City releases wooden commemorative coins

These 12 commemorative coins will be available for purchase at select retail outlets in Fort Madison beginning Friday. The coins are part of a program to help raise funds to foster tourism and historical awareness in Fort Madison. Photo courtesy of the Fort Madison Tourism and Marketing Department.

BY CHUCK VANDENBERG
PCC EDITOR

FORT MADISON – Collector’s beware, a new wooden coin that has been in the works since 2016 depicting locally designed historical icons, will be available starting Friday.

Jean Peiton, the director of the city’s Tourism & Marketing Department announced Tuesday a series of 12 commemorative wooden coins celebrating the history and culture of Fort Madison are now available for purchase.

The artwork, commissioned through Anthony Franklin, a local artisan, depicts unique locations, festivals and history including; The Fort – 1808 to 1813, Historic Business District – 1838, Historic Park-to-Park District – 1838, Iowa Territorial Prison – 1839, Lee County Courthouse – 1842, Fort Madison Toll Bridge – 1886, Cattermole Library – 1894, CB & Q Depot – 1898, Santa Fe Depot – 1910, Sheaffer Pen – 1912, Mexican Fiesta – 1922, Tri-State Rodeo – 1948

The coins are part of a process aimed at developing a supply of branded souvenirs aimed at tourists that frequent the area. Peiton said the hope is to expand the inventory to include items such as t-shirts, hats, and more.

These 12 commemorative coins will be available for purchase at select retail outlets in Fort Madison beginning Friday. The coins are part of a program to help raise funds to foster tourism and historical awareness in Fort Madison. Photo courtesy of the Fort Madison Tourism and Marketing Department.

These 12 commemorative coins will be available for purchase at select retail outlets in Fort Madison beginning Friday. The coins are part of a program to help raise funds to foster tourism and historical awareness in Fort Madison.

The coins will be available for purchase starting Friday at the gift shop located in The Old Fort Madison. Any other businesses or locations interested in purchasing a quantity of the coins for their location, can contact the Tourism Office for more details. Proceeds from the sale of the coins are earmarked for added inventory and further artistic renditions.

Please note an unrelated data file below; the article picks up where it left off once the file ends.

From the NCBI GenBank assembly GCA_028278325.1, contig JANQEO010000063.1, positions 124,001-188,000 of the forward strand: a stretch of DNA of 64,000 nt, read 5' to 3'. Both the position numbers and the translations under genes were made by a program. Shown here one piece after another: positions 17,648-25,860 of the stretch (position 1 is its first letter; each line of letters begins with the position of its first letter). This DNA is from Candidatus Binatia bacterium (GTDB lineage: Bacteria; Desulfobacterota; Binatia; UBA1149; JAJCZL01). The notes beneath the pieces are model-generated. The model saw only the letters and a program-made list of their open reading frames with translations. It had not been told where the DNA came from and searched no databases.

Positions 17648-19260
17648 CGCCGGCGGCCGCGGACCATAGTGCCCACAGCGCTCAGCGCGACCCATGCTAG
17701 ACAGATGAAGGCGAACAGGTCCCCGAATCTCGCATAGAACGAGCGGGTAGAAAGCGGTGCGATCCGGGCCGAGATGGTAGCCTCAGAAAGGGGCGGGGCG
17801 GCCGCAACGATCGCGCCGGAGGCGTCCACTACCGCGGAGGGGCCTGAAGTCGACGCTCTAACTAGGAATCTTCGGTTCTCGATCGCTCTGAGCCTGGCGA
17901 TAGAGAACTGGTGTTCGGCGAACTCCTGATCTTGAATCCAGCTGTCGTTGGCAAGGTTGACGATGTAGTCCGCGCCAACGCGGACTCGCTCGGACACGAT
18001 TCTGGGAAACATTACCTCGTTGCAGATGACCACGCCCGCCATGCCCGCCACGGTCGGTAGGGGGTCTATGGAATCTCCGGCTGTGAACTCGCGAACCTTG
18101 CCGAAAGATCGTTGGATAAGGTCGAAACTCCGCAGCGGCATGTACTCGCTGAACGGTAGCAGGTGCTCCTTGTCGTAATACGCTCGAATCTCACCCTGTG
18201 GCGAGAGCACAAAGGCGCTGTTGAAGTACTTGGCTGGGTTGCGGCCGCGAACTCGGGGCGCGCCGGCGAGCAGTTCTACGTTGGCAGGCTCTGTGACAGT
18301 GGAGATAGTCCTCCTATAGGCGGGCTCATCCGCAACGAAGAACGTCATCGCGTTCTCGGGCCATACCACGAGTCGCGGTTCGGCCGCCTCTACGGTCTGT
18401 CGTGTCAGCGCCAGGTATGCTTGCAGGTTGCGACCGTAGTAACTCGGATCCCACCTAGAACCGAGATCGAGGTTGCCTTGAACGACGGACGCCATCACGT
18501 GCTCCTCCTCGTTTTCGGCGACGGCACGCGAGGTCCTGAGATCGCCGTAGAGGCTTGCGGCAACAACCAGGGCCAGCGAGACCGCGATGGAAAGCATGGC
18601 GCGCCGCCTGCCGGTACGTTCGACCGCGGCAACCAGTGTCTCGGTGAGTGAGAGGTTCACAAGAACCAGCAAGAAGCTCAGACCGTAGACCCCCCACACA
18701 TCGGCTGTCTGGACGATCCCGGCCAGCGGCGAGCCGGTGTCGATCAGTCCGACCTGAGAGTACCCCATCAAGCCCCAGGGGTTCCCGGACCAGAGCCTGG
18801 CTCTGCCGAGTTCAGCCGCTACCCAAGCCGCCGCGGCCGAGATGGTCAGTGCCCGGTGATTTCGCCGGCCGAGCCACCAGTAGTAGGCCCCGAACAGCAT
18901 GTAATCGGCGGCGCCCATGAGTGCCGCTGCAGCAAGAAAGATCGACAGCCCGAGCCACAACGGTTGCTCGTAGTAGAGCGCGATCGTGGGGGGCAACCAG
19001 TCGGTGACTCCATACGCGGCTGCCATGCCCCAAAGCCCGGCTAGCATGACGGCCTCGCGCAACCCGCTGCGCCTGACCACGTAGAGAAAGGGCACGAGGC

Franklin, who lives in Fort Madison said the work on the coins was a labor of love.

“I think it’s a real hidden treasure that as far as tourism goes, Fort Madison is a premiere tourism destination in my view. It’s just how we are we going to market it. I think the job Jean does is phenomenal. We have a lot of people with creativity, and with a little volunteer work there could be some really neat things. I love this city. I was born and raised here.”

He said he went through about five renditions of each coin as he compiled information from city and business groups as to what the coins should look like. He then had to speak with officials associated with each coin’s picture to make sure they were on board.

He started working on the project in 2016.

“Back then, around September of 2016, I was basically thinking of ways the Old Fort would be able to generate revenue to sustain itself because they always have to go to the city for money and one of the things I came up with was souvenirs,” Franklin said. “Wooden coins were the first thing I came up. After my discussion with Jean the idea expanded to include 12 different points of interest in Fort Madison.”

He said then he sat down and made a list of places and events he thought would make interesting historical coins and submitted hte list to the city. Once he got the nod from the city he went to work designing and redesigning and redesigning some more until everyone was on board.

Franklin said he tried to hold to a theme of points of interest, which included places like Sheaffer Pen and the Old Prison, as well as a coin dedicated to the Mexican Fiesta.

“Locals say there’s nothing interesting in Fort Madison and nothing to do in Fort Madison and we have such a rich history that people don’t grasp how many different things there are here. For example. W.A. Sheaffer came up with something we always take for granted and made something wonderful with that pen. We don’t use ink bottles any more because of him. And Mexican Fiesta – I don’t think people appreciate how much that festival has impacted this community.

Franklin said the city may also look at doing coloring books and other souvenir type pieces that reflect on the city’s rich history in the future if the coin program generates revenue.

About Chuck Vandenberg 2946 Articles
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